I've linked to this page before, but I lost track of it and recently wanted to cite it somewhere again. Fortunately Amygdala just linked it, so there it is, slightly too late for me to remember why I'd wanted it. These are the various sorts of election maps that use different ways to show how people voted. Here's my favorite. (These maps are also interesting - especially this one.)

If Bush were president in 1861...

Want to know what it's like to work at the customer service desk at Sexyland?

13:40 BST

Monday, 29 August 2005

More stuff to read

Talking the Walk: Here's more evidence, as if we needed it, that many employers are lying liars and that race still matters in hiring. Even when the job is a menial one and the applicants are ex-cons, the white guy is likely to get a better shake.

Robert Parry is Explaining the Bush Cocoon, and also asks, Is Bush al-Qaeda's 'Useful Idiot'?

Iraq dictionary: Matthew Yglesias explains the difference between the different groups of killers roaming around the country. He also says that Kevin Drum is right reasoning that whether we stay in Iraq or go, bad things will happen - but staying is the worse option.

Bill Scher sees something promising in a recent speech by Diane Feinstein about the Rehnquist court's pattern of interfering with Congress' right to pass legislation.

Gary Farber tries to help John Cole understand why Georgia's photo-ID requirement for voters is a deliberate attempt to disenfranchise citizens.

This is unusual - a major ad buy from an openly gay candidate for a borough presidency. Watch the ad, which is unkind to Bush.

While I was out, commenters commented on that Frank Rich column. I've now read it and I'm not so happy with Rich. Read the recommended antidote by Norman Solomon here.

21:28 BST

Monday morning stuff

People who miss having three hours of Rachel Maddow in the afternoon might want to know that this week Rachel is taking over Franken's show while he and Katherine Lanpher are on vacation. I can't tell you how I'm looking forward to hearing Rachel interview Franken's regular guests, since her 5:00 AM show is too short for that sort of thing. (And callers, too.) Isaac-Davy Aronson will be doing Rachel's early-morning spot while she's getting up later.

Wolcott has a great post that, among other things, spells out a good definition of chickenhawks, not to mention the good taste shown by liberally quoting from Digby.

Next time you hear someone claiming that medical malpractice suits are frivolous and harmful to the profession, show them this article. Carry it around in your wallet if you need to.

I haven't read Frank Rich's The Vietnamization of Bush's Vacation yet, but I've heard good things about it and I want to make a note here so I don't forget.

Peter Daou has a straight news feed at News Unfiltered. . . which I only just noticed.

Avery Ant rants on President PR Bush.

12:02 BST

Notes from all over

Lance Mannion has joined the many people who are trying to figure out why the press treated Clinton so badly. Guys, I keep telling you, it started during the '92 campaign. He wasn't in office yet (so it's not about new rules in the White House or legislation he passed). He hadn't been elected yet (so it wasn't because he won). At some point during the campaign a press corps that had been embarrassingly in love with Clinton suddenly stopped being in love with him and started the weirdest campaign against a president that I have ever seen. (Lance is right about Al Gore, though.)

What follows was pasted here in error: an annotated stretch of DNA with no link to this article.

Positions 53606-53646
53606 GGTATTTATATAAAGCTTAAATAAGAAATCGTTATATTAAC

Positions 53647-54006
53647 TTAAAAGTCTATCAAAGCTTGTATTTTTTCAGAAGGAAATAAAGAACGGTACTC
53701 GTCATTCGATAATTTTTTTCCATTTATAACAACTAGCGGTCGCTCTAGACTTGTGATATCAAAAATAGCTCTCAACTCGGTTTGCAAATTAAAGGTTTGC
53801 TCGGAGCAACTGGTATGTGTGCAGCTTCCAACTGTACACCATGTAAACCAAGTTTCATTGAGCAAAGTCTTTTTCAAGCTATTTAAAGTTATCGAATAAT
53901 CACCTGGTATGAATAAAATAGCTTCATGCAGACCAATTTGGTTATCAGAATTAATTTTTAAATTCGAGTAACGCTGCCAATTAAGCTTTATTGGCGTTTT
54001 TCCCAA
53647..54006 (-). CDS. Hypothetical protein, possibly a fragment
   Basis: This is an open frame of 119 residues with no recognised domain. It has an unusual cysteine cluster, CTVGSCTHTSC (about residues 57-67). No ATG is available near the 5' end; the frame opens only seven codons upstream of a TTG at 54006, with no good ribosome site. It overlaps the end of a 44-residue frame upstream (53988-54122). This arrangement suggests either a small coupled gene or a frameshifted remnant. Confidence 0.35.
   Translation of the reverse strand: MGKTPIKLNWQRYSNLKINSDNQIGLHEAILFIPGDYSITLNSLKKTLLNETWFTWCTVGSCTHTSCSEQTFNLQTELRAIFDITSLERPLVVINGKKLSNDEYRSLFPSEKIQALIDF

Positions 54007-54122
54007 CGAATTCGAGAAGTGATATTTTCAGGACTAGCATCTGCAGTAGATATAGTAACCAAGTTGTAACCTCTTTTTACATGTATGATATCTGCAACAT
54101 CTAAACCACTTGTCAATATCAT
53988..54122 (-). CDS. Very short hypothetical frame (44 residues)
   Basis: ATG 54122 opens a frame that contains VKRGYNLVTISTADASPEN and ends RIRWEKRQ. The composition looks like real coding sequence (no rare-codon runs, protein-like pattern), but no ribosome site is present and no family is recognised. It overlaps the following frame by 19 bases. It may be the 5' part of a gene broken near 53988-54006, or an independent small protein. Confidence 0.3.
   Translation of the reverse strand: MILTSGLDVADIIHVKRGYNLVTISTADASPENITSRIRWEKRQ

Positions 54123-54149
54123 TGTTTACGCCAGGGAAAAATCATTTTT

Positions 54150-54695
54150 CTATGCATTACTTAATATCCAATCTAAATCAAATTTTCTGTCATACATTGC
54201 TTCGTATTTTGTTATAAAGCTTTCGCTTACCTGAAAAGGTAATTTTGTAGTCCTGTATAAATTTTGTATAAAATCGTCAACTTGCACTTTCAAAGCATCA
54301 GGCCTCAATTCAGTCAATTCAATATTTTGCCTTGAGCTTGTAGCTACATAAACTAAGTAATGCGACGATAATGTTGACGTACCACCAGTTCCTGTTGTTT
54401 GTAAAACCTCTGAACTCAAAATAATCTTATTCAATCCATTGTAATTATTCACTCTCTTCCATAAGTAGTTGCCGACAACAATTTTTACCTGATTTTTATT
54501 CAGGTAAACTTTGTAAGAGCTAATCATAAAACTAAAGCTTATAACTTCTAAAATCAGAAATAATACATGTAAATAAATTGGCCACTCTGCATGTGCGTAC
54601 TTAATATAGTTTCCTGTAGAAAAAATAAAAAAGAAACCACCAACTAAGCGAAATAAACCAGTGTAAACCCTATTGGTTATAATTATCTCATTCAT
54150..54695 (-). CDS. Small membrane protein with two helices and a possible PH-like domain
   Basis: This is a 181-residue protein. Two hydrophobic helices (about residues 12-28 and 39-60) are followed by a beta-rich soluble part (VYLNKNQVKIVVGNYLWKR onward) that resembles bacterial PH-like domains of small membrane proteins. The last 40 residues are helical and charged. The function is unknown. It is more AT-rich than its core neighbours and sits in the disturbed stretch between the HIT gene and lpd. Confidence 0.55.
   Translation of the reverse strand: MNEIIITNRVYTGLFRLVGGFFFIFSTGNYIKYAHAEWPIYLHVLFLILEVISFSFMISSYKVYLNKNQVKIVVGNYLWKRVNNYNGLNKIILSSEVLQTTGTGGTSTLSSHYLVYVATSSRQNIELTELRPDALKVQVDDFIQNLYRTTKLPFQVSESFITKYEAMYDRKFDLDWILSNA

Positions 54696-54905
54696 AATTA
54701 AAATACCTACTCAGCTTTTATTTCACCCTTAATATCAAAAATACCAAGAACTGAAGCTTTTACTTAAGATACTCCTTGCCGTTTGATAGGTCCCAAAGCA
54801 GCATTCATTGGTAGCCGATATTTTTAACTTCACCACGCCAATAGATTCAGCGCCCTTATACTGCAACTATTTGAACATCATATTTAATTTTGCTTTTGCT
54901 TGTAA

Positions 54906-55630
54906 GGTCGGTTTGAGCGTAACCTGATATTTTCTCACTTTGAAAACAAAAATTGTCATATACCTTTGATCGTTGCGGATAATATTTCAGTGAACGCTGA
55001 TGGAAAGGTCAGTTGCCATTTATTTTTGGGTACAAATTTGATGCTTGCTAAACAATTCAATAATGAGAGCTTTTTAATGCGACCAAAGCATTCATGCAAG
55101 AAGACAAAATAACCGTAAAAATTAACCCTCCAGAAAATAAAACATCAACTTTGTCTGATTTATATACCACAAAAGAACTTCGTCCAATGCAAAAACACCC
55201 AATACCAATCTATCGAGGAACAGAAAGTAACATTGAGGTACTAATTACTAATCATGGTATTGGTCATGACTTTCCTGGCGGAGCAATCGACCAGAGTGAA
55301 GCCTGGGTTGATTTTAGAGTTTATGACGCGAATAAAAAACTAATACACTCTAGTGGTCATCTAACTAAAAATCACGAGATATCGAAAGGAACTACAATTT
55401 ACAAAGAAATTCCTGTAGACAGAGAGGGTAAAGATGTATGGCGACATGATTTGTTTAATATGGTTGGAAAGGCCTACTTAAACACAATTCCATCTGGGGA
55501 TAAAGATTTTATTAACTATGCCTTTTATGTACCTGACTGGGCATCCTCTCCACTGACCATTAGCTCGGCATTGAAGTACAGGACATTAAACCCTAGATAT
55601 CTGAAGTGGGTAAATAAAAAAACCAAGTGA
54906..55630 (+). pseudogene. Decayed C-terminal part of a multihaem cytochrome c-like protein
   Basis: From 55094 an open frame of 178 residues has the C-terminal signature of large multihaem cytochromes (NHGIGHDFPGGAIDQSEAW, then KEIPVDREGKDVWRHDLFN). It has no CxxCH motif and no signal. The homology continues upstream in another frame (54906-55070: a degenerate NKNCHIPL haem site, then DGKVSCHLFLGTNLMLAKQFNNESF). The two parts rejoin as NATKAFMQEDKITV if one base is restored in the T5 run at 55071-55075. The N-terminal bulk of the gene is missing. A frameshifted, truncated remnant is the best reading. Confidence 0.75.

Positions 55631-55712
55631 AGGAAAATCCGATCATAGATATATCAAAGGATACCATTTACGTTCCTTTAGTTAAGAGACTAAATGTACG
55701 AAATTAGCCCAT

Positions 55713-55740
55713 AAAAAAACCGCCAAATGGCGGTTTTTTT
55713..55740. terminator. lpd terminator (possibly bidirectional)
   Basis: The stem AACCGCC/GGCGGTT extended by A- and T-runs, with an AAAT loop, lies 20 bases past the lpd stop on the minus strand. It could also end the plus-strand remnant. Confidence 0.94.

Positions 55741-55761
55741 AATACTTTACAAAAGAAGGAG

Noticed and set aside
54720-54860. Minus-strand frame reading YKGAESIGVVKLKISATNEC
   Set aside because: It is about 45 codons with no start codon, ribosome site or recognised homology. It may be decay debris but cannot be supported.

If you haven't yet seen the Capitol Hill Blue article about how Bush's Obscene Tirades Rattle White House Aides, check it out. This guy is way more of a story than Clinton ever was, and if you think the media behaves the way it does only because it wants "news" that "sells", you need to explain why they don't think this story is a blockbuster. (Ezra?) Via Culture of Corruption.

Other bloggers writing about the axe falling on Jules Witcover: Old Hickory's Weblog, Foma, and EdRants.

Teresa has the weather report - Katrina: Not your usual weather disaster story. With lots of scary links. This webcam is working.

Brad Plumer discusses an article in which David Brooks actually supports the idea of handling the occupation differently. But Brad is right - Bush won't do it, so it's an exercise in futility. (Personally, I think it's too late anyway.)

00:42 BST

Sunday, 28 August 2005

Some more stuff

TBogg has a hilarious story about the wingers in Waco counter-demonstrating against Cindy. (And it's nice to see that Life of Brian scene applied to the other side for a change.)

That reminds me: I've been meaning to say that I don't understand the concept of a counter-demonstration against asking Bush why we invaded Iraq. Does that mean they're demonstrating for Bush not to tell us why he invaded Iraq?

Rep. Jim Leach (R-Iowa City) has actually signed the House resolution on the Downing Street memos. Well, fancy that.

GOP war on the poor and middle class continues: Lawmakers are drafting proposals that would cut billions of dollars from the growth of Medicaid, slice into student loans just as students return to college, pare back food stamps and trim farm price supports in the midst of a midwestern drought. And which one of these things is not like the other?

Pamela Leavey at The Democratic Daily says Treasongate should be back on the front pages shortly.

Thomas Nephew's Newsrack has a post full of followups that includes a couple of my favorite hobbyhorses. I'm interested in how the word "fraternize" is being defined for labor organizing, and of course I always want to see more people talking about how Maryland's governor is trying to cook the ballot box.

Bulletproof Burkha

22:42 BST

Seen on the prestigious Internet